"American Idiot," has an anthem of alienation and frustration. Suburbia is no fun ride, according to these frank lyrics. It's about a quest for meaning. The album by the East Bay rock band Green Day has sold more than 12 million copies. Now it has come to life on stage in the Berkeley Repertory Theatre.
"We were thinking of rock theatre, not rock opera. We had no idea. We were taking ideas from anything from West Side Story to Tommy," said Billy Joe Armstrong, the lead singer of Green Day.
It is raw, rough rock, edgy, mature, and cleverly staged. It's also loud. To make it sing, they turned to the award winning director of the teenage angst musical "Spring Awakening" who was attracted to the record's message.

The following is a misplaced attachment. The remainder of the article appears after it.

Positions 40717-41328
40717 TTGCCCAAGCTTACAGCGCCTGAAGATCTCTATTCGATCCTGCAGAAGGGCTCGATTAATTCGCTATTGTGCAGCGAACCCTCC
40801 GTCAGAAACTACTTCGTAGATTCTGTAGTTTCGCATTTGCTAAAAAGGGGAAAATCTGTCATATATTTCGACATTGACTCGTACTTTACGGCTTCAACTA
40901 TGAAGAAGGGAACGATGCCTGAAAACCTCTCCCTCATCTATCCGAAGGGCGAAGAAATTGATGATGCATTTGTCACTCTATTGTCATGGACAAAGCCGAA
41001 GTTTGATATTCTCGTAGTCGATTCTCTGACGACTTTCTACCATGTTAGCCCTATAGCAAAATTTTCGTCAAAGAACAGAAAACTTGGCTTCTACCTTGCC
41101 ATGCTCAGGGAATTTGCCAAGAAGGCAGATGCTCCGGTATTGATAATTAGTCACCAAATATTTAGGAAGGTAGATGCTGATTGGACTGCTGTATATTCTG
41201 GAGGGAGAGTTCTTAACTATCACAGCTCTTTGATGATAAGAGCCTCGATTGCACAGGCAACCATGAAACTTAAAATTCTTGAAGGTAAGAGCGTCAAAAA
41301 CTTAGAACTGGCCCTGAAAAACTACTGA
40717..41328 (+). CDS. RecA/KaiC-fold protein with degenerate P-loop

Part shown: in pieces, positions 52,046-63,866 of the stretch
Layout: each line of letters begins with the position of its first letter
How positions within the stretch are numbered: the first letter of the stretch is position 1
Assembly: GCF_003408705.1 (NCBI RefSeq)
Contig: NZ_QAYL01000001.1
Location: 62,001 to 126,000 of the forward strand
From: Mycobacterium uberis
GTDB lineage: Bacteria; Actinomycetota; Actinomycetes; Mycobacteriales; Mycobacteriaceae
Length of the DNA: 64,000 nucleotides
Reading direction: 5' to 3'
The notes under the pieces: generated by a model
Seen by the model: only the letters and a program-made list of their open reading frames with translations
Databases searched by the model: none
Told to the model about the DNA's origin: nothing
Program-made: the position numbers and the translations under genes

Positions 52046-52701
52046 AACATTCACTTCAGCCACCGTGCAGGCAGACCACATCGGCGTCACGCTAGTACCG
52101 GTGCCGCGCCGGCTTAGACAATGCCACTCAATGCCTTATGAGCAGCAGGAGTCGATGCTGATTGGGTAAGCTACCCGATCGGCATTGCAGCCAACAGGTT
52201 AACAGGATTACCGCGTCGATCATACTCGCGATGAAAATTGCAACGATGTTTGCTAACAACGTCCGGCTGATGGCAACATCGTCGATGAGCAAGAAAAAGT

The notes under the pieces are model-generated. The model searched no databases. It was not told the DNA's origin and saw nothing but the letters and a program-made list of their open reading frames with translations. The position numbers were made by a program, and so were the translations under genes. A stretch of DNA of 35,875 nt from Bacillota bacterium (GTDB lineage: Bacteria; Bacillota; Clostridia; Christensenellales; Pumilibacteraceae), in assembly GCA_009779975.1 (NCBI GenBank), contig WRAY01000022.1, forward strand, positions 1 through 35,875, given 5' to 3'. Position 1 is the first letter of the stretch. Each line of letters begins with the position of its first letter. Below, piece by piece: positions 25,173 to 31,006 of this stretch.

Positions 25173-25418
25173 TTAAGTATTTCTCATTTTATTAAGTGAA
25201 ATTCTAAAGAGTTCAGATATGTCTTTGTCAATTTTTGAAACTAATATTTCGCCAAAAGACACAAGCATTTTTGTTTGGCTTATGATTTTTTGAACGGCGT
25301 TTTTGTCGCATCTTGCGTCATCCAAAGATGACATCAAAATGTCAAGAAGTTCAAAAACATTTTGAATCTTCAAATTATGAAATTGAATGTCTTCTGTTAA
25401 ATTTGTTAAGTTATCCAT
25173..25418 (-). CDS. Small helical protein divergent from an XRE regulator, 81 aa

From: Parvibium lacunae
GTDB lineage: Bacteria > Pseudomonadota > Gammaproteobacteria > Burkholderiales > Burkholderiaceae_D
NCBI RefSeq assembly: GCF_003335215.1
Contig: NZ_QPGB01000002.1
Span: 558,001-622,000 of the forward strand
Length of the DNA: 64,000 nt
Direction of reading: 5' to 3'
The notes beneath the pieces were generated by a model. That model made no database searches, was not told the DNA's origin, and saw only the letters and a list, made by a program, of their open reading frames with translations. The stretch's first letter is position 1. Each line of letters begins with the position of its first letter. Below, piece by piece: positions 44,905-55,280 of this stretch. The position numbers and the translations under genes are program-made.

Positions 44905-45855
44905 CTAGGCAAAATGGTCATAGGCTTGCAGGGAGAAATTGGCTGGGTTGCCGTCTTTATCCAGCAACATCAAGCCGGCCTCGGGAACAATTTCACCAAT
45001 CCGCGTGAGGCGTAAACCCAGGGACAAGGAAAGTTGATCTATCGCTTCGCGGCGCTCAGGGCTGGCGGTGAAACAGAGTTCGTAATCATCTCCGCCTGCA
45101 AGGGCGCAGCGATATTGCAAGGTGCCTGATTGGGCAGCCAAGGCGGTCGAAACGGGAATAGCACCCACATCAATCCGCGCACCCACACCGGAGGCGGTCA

"I think it's really the two things that Billy Joe talks about so eloquently on the record. The rage and the love, in equal measure," said Michael Mayer, the theatrical director.
"They stick to the integrity of the album. That's what we were so excited about. Then they added more to it, like with the story line. I think in a lot of ways, in certain respects, they've made the album better," said Armstrong.
Green Day appeared with first nighters to watch their work take flight, just a few miles from where they became famous in the underground punk scene.
"We've come full circle. It's nice to be able to start out here in Berkeley and get to see the play every day," said Tre Cool, the Green Day drummer.
"American Idiot" has had the biggest advance sale in the 41 year history of the Berkeley Rep. The run has been extended to November 1st and could go to Broadway? No one is saying, but they sure are hopeful.